Open bypass and endovascular procedures among diabetic foot ulcer cases in the United States from 2001 to 2010

Open bypass and endovascular procedures among diabetic foot ulcer cases in the United States from 2001 to 2010:


Skrepnek G, Armstrong DG and Mills JL

J Vasc Surg, 2014 DOI: 10.1016/j.jvs.2014.04.071

Objective

The objective of this study was to evaluate trends in outcomes of inpatient mortality, surgical complications, charges, and length of stay stratified according to open vs endovascular revascularization and amputation status in patients admitted to the hospital with diabetic foot ulcers (DFUs).

Methods

Inpatient discharge records from the Agency for Healthcare Research and Quality Healthcare Cost and Utilization Project were used in this retrospective cohort study spanning 2001 to 2010. Multivariate regression analyses were used to simultaneously control for patient demographic and socioeconomic attributes, hospital characteristics, and comorbid case-mix disease severity.

Results

During the study period, 2.5 million inpatient DFU cases were observed, of which 412,051 (16.5%) involved amputation (34.8% major, 61.2% minor). Overall, 211,534 (8.5%) of DFU cases underwent revascularization (43.5% open, 51.1% endovascular treatment [EVT], 5.4% both). From 2001 vs 2010, the volume of open procedures decreased 34.9%, and EVT volume increased 197.1%. The percentage of amputations for DFUs remained relatively unchanged, and a major:minor ratio of 0.534 was observed among all cases. Across specific procedure type and amputation status, multivariate analyses indicated equal or decreased inpatient mortality and lengths of stay since 2001, and inflation-adjusted charges generally increased. The presence of a surgical complication, however, was observed to increase by >50% for open procedures involving minor amputations and >30% for open procedures involving no amputations. Because of many potential factors, surgical complications were noted to exceed approximately 900% among cases of EVT involving major amputations beginning in 2007 relative to 2001.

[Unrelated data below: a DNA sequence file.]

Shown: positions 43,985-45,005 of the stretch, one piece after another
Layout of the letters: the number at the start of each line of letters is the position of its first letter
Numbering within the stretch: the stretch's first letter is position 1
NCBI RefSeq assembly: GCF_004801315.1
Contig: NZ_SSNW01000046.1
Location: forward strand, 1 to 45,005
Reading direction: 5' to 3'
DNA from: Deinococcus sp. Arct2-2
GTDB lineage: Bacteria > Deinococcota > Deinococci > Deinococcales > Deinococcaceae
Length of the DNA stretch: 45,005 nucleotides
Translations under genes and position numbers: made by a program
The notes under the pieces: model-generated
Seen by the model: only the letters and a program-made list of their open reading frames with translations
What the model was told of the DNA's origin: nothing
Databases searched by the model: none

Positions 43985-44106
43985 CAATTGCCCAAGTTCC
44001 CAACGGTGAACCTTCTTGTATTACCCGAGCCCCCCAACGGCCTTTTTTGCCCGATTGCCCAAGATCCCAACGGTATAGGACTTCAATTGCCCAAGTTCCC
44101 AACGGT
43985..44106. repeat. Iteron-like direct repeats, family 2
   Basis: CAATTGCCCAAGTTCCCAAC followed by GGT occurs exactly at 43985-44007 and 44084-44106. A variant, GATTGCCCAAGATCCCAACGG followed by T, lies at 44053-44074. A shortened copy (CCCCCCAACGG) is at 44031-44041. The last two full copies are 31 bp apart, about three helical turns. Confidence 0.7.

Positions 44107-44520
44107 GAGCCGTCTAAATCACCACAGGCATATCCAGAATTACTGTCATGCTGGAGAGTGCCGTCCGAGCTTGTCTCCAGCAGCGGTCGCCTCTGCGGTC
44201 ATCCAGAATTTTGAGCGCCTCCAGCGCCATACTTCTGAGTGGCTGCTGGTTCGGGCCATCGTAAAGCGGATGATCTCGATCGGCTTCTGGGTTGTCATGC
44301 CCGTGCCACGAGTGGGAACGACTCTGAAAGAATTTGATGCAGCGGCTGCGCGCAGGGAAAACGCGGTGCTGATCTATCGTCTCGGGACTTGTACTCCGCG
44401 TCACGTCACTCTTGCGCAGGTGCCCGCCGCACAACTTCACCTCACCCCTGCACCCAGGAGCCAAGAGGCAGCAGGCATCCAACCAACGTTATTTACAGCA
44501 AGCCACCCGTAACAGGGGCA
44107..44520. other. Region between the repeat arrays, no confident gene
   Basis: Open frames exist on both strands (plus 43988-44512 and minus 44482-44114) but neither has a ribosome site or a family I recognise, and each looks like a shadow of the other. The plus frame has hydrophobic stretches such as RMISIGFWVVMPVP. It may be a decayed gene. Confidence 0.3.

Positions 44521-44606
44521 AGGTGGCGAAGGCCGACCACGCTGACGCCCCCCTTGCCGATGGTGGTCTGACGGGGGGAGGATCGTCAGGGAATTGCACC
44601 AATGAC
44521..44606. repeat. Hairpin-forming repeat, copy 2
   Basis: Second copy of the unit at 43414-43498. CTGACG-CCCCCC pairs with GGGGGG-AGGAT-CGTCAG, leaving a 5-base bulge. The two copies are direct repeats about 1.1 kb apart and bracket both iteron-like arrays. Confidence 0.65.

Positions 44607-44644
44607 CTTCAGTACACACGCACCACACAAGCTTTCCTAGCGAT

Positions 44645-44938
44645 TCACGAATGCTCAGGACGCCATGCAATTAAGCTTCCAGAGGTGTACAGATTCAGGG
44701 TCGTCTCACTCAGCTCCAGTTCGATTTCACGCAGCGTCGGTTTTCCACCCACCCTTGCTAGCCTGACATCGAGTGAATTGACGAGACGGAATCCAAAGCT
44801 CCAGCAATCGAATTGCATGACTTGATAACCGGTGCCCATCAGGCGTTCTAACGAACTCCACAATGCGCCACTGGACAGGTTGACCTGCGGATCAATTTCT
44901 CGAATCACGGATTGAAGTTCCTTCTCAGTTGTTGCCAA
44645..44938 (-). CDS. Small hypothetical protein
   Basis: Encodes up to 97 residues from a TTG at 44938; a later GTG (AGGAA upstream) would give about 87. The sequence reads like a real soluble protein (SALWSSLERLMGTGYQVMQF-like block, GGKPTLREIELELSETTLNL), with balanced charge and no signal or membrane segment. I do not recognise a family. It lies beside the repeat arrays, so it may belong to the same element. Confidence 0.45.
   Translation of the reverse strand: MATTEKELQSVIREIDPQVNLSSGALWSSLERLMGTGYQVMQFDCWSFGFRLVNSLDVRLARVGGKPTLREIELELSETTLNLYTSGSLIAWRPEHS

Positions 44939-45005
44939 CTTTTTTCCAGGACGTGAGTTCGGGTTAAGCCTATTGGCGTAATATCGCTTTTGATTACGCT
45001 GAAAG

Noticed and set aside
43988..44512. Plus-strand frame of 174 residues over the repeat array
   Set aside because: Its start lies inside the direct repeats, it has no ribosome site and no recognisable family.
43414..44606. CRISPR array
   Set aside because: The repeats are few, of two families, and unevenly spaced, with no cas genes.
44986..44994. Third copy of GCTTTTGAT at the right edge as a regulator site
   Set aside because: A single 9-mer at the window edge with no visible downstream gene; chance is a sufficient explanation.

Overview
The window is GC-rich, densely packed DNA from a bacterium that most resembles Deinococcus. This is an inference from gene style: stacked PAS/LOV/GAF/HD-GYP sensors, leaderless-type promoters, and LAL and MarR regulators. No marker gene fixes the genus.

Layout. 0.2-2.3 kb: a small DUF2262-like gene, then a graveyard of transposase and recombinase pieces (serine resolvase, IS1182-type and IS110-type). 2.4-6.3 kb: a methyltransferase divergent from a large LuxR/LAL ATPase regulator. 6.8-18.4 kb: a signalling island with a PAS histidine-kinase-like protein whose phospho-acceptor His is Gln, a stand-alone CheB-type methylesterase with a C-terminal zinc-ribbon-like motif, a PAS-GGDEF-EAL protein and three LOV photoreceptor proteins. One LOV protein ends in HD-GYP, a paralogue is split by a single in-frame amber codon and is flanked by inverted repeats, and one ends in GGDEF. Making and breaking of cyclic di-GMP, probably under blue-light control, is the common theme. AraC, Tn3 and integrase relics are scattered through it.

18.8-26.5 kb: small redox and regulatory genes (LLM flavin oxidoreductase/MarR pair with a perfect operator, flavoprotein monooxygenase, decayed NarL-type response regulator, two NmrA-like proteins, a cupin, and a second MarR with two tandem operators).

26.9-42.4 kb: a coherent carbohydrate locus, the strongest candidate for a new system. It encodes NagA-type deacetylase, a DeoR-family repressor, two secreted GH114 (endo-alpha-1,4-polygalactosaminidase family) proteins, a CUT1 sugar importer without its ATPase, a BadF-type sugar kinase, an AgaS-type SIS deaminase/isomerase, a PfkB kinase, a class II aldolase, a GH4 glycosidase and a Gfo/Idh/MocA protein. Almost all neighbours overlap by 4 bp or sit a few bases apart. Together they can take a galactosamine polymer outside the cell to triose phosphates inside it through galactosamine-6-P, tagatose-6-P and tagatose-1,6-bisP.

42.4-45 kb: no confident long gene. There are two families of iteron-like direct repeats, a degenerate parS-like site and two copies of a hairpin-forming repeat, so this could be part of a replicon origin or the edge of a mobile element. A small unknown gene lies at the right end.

Conclusions

This nationally-representative investigation found that DFU admissions are common, long, and costly (often >$100,000 per case), with a marked shift having occurred from open bypass to EVT. Although hospital mortality and length of stay either remained the same or have decreased significantly, an increase in procedure-specific surgical complications was observed across several intervention categories.

David G. Armstrong

Dedicated to amputation prevention, wound healing, diabetic foot, biotechnology and the intersection between medical devices and consumer electronics.

One comment

  • David, Thank you for your continued dedicated work in this incredibly important portion of the diabetic world. Your continued work has heightened our knowledge greatly and lessened the dispare of many.
    Glenn Ocker, DPM

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